Tuesday night, North Seventh Street was largely cordoned off by white vans and emergency cones, with cables running into an apartment building about halfway between Bedford and Driggs.

A patron at the Abbey reports that the crew will be shooting there tomorrow (Wednesday, March 22) at 8 a.m. -- that's less than eight hours from now -- and that Mandy's "drinking again."

Important info for the bartender, whomever she is, I'm sure.

File Under: Stawker

Possible NYC celeb sighting: Richard Dreyfuss, "Jim," at Jack Russell's around 9:30 p.m.

Quoth my friend Rick:

I have to say that I'm always skeptical about celebrity sightings, but
'twas certainly him or his twin. And, his height if 5'5" - spot on.

We could have misheard "Rich" for "Jim." Do any Media Dieticians have the scoop? (A la, is he in town? Does he have a different given name?)

Blogging About Blogging LXXXI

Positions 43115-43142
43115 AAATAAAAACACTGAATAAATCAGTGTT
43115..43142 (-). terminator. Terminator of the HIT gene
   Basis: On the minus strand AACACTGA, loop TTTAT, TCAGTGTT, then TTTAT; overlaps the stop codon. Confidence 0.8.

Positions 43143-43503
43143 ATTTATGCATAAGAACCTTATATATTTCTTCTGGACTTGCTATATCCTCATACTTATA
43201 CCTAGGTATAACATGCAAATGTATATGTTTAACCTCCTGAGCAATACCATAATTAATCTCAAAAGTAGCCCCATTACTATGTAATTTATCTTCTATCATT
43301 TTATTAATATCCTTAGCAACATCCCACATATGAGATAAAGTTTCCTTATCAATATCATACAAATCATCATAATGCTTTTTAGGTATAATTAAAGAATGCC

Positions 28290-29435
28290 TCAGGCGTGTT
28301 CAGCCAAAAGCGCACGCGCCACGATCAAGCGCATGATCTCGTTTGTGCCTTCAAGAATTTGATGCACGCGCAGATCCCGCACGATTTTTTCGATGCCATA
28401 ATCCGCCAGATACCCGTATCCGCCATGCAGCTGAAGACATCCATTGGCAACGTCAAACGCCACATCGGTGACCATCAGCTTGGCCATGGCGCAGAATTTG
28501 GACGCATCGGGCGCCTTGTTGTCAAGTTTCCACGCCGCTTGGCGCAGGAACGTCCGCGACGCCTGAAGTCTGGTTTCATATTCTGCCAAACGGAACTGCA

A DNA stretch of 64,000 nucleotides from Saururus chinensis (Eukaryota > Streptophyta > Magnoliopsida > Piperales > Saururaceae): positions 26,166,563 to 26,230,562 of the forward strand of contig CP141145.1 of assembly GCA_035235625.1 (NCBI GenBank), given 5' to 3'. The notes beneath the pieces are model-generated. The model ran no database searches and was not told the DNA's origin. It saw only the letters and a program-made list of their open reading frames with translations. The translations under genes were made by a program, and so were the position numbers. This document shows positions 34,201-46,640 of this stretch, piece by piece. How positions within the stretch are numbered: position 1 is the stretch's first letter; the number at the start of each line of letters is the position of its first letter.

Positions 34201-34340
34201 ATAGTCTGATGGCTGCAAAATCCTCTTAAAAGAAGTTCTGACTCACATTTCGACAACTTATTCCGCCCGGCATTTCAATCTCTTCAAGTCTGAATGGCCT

Squidoo has organized a lensmaster challenge to help recognize and celebrate Boing Boing, the "directory of wonderful things." If folks make a lens about Boing Boing -- the best entries, links, and ideas -- by the end of April, they may receive presents.

Help spread word, if you see fit! (And consider making a Boing Boing lens. Seven years is a long time!)

Fine China

I absolutely love it that the title of the Chinese version of "American Idol" translates as "The Mongolian Cow Sour Yogurt Supergirl Contest." That's mighty fine.

I do not love it, however, that censors are working to rein in the competition, which attracted 400 million Chinese viewers last year alone. The regulators should be fined.

Monday, March 20, 2006

New Record Day

I don't recognize the weekly new release schedule like I used to several years ago -- by going to the record store and dropping dime -- but I do like to pay attention to what's new, now. Here's what's coming out tomorrow that I think is notable:

  • Animal Collective, "Grass"
  • Anti-Flag, "For Blood and Empire"
  • Cannibal Corpse, "Kill"
  • Essex Green, "Cannibal Sea"